What am I missing here????

Discussion in 'Recording/Live Sound' started by ap1, Jul 2, 2008.

  1. ap1

    ap1 Member

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    I seem to be confused about something fundamental here, but I can't put my finger on it.

    I use Cubase for simple projects, with the M-Audio FW410 as my interface. Because I don't have any hot-shot pres, I've been using my mixer for that purpose, with the L and R main outs going to the two ins on the M-Audio. Outs from the M-Audio go directly to powered mons.

    So, I might run guitar through one channel on the board panned L, run a vocal mic in another channel panned R, and send each to separate tracks on the Cubase mixer via the M-Audio. Then I might do overdubs one at a time, in the same fashion.

    But the more I think about it, I'm confused about the precise function of the mixer: if I get a couple of outboard pres, doesn't this basically eliminate the need for it? Strictly speaking, I'm not using it for anything except as a preamp for the M-Audio ins. But shouldn't I be taking advantage of all its other capabilities, like monitoring, etc.? And if so, how? What's the signal path?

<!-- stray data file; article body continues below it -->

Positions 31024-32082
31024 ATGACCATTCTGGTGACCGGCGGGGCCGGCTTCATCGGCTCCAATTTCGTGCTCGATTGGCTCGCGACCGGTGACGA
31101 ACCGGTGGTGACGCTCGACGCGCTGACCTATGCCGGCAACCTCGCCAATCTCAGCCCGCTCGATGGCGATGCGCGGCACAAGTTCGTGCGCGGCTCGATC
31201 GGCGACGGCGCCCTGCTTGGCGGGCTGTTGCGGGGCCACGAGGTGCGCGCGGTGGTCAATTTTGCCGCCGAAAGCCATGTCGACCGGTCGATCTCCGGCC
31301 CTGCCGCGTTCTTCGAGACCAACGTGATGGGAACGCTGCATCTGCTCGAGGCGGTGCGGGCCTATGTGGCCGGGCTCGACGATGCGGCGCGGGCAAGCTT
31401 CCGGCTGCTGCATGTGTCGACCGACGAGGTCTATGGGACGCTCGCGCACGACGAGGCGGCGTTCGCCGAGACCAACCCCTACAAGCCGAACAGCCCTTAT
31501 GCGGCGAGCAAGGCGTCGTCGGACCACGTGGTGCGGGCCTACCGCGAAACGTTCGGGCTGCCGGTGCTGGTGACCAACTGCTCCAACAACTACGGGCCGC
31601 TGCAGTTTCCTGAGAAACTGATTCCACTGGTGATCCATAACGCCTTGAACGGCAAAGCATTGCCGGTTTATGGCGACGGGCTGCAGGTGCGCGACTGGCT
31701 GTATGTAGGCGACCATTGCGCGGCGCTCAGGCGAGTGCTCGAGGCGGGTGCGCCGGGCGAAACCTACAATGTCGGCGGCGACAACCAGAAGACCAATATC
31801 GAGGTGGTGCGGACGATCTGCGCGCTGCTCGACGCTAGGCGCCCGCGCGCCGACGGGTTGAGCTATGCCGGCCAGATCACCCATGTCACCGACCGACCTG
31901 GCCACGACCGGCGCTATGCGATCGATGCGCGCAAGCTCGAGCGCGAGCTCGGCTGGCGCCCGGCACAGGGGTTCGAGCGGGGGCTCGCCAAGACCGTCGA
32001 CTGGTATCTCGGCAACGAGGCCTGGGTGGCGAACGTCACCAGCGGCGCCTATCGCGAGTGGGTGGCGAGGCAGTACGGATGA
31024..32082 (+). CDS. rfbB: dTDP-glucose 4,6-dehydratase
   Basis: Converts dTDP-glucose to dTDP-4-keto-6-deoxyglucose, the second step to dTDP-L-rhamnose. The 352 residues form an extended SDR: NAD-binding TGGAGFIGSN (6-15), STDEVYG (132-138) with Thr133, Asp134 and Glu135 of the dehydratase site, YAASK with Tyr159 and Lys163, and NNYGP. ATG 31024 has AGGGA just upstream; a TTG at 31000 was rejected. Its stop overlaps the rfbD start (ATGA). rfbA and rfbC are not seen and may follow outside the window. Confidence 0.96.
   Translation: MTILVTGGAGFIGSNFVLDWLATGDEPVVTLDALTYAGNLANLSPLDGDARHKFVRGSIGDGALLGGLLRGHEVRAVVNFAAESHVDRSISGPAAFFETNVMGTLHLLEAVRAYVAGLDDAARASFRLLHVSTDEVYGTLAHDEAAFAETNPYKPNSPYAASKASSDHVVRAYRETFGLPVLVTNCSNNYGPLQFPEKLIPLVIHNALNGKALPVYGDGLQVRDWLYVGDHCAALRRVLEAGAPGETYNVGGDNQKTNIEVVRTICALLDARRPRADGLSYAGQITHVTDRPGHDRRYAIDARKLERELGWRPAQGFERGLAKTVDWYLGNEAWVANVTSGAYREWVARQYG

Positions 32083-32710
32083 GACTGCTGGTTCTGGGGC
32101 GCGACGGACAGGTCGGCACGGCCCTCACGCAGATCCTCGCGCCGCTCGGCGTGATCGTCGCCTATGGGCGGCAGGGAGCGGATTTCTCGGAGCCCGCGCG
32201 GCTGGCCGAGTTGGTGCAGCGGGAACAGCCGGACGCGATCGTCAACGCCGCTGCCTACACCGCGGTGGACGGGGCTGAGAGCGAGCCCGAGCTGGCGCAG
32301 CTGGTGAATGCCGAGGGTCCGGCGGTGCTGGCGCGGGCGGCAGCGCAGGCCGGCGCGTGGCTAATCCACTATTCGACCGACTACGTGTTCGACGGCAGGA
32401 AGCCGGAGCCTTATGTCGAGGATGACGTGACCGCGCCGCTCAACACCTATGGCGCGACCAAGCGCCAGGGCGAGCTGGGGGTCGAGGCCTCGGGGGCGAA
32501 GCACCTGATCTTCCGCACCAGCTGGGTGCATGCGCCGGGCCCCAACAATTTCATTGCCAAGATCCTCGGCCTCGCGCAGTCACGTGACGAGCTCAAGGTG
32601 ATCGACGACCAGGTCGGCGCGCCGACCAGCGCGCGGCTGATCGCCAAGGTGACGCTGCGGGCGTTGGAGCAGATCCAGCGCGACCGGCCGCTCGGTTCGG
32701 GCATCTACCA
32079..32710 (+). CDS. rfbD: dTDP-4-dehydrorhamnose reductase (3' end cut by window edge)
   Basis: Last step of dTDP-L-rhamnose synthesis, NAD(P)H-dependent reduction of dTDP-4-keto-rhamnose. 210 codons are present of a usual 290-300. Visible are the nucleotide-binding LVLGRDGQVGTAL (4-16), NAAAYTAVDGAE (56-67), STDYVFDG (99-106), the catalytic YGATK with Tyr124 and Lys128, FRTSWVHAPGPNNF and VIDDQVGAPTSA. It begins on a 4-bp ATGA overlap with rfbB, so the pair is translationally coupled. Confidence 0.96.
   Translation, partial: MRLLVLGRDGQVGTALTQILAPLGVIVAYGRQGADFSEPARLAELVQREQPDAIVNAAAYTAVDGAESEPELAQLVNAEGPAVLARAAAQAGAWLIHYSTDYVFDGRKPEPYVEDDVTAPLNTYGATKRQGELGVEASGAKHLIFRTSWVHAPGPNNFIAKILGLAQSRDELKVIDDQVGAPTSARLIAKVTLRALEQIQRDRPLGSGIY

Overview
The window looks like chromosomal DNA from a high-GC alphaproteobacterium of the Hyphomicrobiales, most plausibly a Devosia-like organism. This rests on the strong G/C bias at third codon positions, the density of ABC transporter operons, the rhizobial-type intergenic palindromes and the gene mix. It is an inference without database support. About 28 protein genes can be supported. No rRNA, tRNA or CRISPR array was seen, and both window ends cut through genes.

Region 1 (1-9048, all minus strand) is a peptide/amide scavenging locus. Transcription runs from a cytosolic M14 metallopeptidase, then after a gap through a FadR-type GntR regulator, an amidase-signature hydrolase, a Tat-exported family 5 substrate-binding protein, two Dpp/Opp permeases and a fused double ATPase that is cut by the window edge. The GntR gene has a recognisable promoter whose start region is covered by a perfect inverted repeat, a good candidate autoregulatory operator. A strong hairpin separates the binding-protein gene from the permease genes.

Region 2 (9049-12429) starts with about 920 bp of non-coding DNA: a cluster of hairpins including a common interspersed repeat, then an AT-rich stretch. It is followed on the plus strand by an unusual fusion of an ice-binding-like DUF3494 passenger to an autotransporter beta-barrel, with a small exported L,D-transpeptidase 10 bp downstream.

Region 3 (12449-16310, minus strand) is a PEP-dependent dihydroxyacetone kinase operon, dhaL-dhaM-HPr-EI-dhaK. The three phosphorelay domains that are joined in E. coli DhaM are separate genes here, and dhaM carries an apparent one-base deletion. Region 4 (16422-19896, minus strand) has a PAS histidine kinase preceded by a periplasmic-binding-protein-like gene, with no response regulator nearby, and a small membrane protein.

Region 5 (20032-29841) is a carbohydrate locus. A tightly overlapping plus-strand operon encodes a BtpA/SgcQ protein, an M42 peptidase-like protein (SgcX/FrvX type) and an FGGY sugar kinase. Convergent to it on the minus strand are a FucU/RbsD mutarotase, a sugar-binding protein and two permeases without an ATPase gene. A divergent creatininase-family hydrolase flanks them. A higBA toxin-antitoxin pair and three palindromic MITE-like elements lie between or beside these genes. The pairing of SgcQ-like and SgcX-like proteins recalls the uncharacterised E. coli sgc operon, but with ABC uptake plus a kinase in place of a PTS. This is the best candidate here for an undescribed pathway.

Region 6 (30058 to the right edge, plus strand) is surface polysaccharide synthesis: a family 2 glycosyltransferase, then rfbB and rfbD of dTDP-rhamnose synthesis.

I think the more general question is how a physical board is best used when recording directly onto the computer, and when both Cubase AND the M-Audio have virtual mixers. What's the relation between all these? What am I missing here??


    Thanks....
     
  2. Sunbreak Music

    Sunbreak Music Member

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    One of the reasons people use a mixer is because of the onboard pres--others like the quality of sound.

    You're correct--if you had pres you wouldn't need the mixer.

    I haven't used one in years, but it is nice to have an outboard monitor controller--another place it can be used.
     
  3. ben_allison

    ben_allison Member

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    Yes. You'll want a mixer if you decide to actually mix outside the box (otb). But essentially, you can get rid of a mixer altogether and use pres right into the sound card.

    Also, I believe the M-Audio "mixer" you're referring to is used to mix monitoring levels (how loud am I hearing what's coming off of mic 1; how is it panned in my headphones). This mixer typically does not actually affect what you are recording – that's what the mixer Cubase is for.
     

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